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Popcorn & Prejudice: A Movie Blog

Seattle Times writer Moira Macdonald muses on moviegoing. Email Moira: mmacdonald@seattletimes.com.

February 28, 2013 at 9:35 AM

‘Parade’s End’ on HBO

(Just as an aside: Every morning, I cruise through a few movie-news sites looking to see if there’s anything of interest. This morning, I was thrilled by the Deadline.com headline “Literary Manager Alan Rautbort Joins Circle of Confusion,” which struck me as a) a very honest description of what actually goes on in Hollywood, or really any work environment, and b) my, that must be a very big circle, and how does one join, and how is this news? Anyway, it turns out that Circle of Confusion is a “management and production firm.” Ah well.)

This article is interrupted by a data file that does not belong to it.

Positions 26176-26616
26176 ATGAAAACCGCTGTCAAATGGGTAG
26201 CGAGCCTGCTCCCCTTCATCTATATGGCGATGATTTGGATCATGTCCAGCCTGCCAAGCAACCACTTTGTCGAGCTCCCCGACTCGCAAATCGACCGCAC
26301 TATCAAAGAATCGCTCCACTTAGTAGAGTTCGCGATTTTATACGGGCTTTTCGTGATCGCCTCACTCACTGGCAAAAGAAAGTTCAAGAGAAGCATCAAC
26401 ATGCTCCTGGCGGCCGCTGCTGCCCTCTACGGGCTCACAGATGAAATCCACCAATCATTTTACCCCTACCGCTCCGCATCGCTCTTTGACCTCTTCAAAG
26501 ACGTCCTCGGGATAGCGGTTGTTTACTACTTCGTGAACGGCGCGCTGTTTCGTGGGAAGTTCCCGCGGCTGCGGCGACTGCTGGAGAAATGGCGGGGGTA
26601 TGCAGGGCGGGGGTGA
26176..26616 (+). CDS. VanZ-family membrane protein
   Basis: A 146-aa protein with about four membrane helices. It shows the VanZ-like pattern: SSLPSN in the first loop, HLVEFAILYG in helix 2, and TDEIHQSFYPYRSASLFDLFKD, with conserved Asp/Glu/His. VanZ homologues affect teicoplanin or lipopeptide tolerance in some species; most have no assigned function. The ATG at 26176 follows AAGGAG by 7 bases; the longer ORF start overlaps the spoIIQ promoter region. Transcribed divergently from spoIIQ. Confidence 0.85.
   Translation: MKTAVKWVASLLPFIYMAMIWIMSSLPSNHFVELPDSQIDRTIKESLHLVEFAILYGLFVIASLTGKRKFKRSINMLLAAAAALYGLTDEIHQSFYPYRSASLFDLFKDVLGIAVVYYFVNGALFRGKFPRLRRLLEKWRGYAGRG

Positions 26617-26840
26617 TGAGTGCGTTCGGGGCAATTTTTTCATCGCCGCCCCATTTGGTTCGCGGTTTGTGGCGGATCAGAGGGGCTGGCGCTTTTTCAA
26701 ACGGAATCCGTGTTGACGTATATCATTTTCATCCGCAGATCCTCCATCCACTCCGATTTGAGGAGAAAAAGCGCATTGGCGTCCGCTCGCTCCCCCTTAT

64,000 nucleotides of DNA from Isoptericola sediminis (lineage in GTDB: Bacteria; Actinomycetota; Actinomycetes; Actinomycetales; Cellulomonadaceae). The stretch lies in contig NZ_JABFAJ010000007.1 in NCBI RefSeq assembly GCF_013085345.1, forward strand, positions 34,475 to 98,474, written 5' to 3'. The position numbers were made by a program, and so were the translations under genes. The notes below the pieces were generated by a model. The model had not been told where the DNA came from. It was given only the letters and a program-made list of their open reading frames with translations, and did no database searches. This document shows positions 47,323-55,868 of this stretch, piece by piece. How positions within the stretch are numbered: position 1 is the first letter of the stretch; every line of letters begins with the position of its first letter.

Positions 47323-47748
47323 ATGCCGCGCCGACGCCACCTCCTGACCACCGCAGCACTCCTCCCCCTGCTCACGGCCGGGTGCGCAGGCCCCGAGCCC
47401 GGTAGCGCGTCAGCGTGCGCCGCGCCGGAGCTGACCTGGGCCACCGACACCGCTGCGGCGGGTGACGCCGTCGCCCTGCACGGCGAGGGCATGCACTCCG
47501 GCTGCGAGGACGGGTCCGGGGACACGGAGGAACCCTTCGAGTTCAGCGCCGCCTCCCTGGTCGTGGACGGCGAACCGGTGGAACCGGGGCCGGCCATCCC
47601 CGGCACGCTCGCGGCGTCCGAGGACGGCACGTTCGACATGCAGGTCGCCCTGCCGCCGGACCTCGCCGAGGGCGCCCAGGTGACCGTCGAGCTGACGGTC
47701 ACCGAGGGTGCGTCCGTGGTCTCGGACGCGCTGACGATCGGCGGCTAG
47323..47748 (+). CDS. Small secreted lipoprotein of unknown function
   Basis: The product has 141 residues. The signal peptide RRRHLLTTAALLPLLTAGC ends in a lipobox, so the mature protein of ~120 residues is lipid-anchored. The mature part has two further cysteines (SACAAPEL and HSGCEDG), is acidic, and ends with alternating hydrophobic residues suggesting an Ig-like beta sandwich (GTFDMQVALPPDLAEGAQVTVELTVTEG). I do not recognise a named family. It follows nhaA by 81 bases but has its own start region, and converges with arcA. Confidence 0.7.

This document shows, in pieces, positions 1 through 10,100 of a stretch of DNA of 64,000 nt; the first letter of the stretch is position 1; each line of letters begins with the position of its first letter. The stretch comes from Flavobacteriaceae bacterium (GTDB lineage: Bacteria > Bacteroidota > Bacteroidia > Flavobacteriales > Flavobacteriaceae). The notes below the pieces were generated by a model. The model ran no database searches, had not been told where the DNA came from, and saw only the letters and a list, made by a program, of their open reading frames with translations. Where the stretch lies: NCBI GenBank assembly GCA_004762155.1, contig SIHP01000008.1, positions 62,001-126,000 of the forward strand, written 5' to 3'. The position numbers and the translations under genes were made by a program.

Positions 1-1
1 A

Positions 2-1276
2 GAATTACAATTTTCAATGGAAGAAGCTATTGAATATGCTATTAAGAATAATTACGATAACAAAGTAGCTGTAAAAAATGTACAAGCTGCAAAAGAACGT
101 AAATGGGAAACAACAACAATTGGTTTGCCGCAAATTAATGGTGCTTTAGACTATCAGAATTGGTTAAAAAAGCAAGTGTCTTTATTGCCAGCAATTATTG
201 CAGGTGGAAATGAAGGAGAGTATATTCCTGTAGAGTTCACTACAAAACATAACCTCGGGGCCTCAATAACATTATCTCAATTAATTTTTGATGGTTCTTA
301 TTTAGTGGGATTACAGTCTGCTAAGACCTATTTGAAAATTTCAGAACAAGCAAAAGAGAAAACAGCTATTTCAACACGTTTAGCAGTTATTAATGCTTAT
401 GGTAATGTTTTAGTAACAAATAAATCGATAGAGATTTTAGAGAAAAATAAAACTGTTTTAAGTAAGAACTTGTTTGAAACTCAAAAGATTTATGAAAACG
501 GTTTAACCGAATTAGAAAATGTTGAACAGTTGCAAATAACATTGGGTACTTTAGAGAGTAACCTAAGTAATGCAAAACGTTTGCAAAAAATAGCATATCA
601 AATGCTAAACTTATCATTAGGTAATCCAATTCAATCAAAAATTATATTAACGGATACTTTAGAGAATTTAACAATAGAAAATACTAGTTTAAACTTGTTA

Anyway. Anyone else watching “Parade’s End” on HBO this week? In case you haven’t heard: it’s a five-hour, five-episode miniseries, adapted by Tom Stoppard from the series of novels by Ford Madox Ford, set in EnglandĀ  immediately preceding and during World War I. But don’t mistake this for “Downton Abbey”; this is serious drama that requires careful listening, as Stoppard always does (I may have to go back and watch the first part again, to catch some exposition that flew by). Benedict Cumberbatch, with his velvet-wrapped voice and perpetually pursued lips, is the main character: Christopher Tietjens, a young but old-fashioned man facing a rapidly changing world. Rebecca Hall, doing devilishly good work here, is his troublesome wife — you can’t stand this woman, but Hall makes her fascinating. (“I want to kill him,” she says of her husband, “so I can see if there’s any blood in him.”) I’ve only seen parts 1 and 2 so far (part 5 airs tonight; I’m watching it on demand so am a little behind), but can say that “Parade’s End” is beautifully filmed and utterly compelling. More when it’s done.

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